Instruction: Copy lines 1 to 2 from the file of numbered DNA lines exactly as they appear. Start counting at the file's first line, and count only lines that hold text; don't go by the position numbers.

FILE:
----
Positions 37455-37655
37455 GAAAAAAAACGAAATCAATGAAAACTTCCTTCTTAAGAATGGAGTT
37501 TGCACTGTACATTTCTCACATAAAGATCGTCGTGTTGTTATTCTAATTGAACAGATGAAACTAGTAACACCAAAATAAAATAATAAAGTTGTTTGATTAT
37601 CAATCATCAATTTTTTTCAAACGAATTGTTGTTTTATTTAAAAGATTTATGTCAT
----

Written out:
Positions 37455-37655
37455 GAAAAAAAACGAAATCAATGAAAACTTCCTTCTTAAGAATGGAGTT